Sunday, February 28, 2010

Three of a Perfect Pair: Part Three

(Anand Tucker, UK, 2009, 100 mins.)

Click here for Red Riding: 1980

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From the start, Red Riding: 1983 does something the other installments don't: it circles back to the past, with an introduction set in 1974 (and will continue to double back to that annus miserabilis). Characters who met their maker in the previous films come back to life, and the focus shifts to David Morrissey's DCS Jobson, a figure previously seen floating around the periphery; never defined, always a rough outline.

Prodigal son Eddie Dunford and Manchester native Peter Hunter haven't yet entered the scene. The West Yorkshire P.D. is an insular, united entity. In throwing their weight behind Sean Bean's John Dawson, they aim primarily to rebuild their economically-deprived community--not find missing girls or solve grisly murders.

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Shooting with the Red One digital camera, Anand Tucker (Hilary and Jackie) then skips ahead to 1983 and to the search for 10-year-old Hazel Adkins. As before, the action centers on men looking for perpetrators, while the female victims are just a parade of names and faces, a common problem with procedurals: the police take precedence.

Even Law & Order bests most movies in providing them with some personality,
as each witness or suspect adds shading to our knowledge of the deceased.

If Jobson looks familiar, disheveled solictor John Piggott (Mark Addy), a former Fitzwilliam resident, does not (Yorkshire's poorest end up in grubby Fitzwilliam). As 1974 opened, Dunford had just lost his father. In Piggot's case, it was his mother.

Since then, the police have charged his mentally challenged neighbor, Michael Myshkin (Daniel Mays), with Clare's murder, but Piggot doesn't believe he did it.

With Michael behind bars, he couldn't have killed Hazel. Same goes for Martin Laws' friend, Leonard (An Education's Cara Seymour plays his mother). In both cases, the police coerced confessions, but it's too convenient for the two friends to be guilty.

***** ***** ***** ***** ***** ***** ***** ***** ***** ***** ***** *****
To the north, where we do what we want!
-- Bill Molloy (Warren Clarke)

***** ***** ***** ***** ***** ***** ***** ***** ***** ***** ***** *****

Other characters also come into play, like rent boy B.J. (Robert Sheehan), who sees things everyday people tend to miss, and a medium who strikes Jobson's fancy (and vice versa). In 1974, B.J. supplied Eddie with information about one of the murders.

When Jobson and Piggott, now representing the Fitzwilliam duo, finally meet, some progress seems inevitable, except progress is a relative term in the Red Riding Tril-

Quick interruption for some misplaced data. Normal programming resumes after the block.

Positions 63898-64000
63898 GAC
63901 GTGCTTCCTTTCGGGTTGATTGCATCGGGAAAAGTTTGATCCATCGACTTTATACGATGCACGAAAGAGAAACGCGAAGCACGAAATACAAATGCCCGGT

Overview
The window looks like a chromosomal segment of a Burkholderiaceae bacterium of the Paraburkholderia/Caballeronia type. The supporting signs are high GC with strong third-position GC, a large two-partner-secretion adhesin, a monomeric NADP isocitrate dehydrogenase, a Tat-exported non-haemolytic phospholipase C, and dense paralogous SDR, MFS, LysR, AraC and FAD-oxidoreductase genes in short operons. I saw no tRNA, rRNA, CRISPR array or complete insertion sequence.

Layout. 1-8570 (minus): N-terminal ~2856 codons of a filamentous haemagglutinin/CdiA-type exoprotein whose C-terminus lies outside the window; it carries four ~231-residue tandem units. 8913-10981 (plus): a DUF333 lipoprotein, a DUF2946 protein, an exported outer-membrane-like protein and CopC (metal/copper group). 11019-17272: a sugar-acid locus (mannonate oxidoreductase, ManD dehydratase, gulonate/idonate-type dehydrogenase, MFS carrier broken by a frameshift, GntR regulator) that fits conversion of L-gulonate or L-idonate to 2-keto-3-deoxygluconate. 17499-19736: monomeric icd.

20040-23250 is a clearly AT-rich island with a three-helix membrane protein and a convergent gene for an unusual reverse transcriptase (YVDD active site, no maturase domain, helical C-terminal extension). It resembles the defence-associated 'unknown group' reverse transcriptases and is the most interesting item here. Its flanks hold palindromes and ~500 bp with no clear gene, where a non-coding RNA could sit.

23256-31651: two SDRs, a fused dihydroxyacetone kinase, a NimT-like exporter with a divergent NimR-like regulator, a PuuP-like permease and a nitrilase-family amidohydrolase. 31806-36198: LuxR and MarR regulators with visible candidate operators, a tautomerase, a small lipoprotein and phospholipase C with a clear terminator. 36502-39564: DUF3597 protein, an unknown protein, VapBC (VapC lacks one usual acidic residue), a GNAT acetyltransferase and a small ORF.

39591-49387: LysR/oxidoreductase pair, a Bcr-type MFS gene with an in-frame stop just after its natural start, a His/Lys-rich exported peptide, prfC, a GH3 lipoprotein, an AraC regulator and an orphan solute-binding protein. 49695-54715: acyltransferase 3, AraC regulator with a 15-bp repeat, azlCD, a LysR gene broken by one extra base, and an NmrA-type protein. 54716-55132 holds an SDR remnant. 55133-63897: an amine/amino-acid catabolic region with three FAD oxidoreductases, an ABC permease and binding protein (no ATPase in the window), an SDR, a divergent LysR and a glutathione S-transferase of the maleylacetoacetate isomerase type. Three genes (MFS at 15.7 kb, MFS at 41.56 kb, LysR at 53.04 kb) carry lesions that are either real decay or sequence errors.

ogy. Assuming they crack the case, the collateral damage could be considerable, but both go it alone until the end. Like Dunford and Hunter before them, the detective and the lawyer are loners, and loners don't tend to make out well in Peace's world.

Piggott, who lives on takeout and old soul records, has less to lose than divorced
dad Jobson. Addy, who wasted his Full Monty fame on a Flintstones movie and a forgettable sitcom, does some of his best work here as a compassionate slob.

Grisoni's adaptation lends all four men a sense of tarnished dignity, providing parallels with the likes of Prime Suspect, Zodiac, Nicolas Winding Refn's Pusher
, and James Ellroy's L.A. Quartet. The way certain characters ebb and flow
throughout the series even recalls Krzysztof Kieslowski's Three Colors Trilogy.

Separately, the weaknesses of the films become most apparent, but collectively,
they tell a harsh tale about the ways in which people in positions of power ("wolves") abuse their weakest citizens in an attempt to pave over a community's ugly past.

Along the way, they perpetuate the cycle by creating new abusers. It's a bitter pill to swallow, but grippingly told. And it's not as if this sort of thing couldn't happen again.

See it now before Ridley Scott's remake, scheduled for The Year of Our Lord: 2012.

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The Red Riding Trilogy plays the Northwest Film Forum from 2/26 - 3/4. Nineteen Eighty-Three screens Tues. and Wed. at 9pm and Thurs. at 9pm The NWFF is lo-
cated at 1515 12th Ave. between Pike and Pine on Capitol Hill. For more infor-
mation, please click here or call 206-829-7863. Images from IFC Films.
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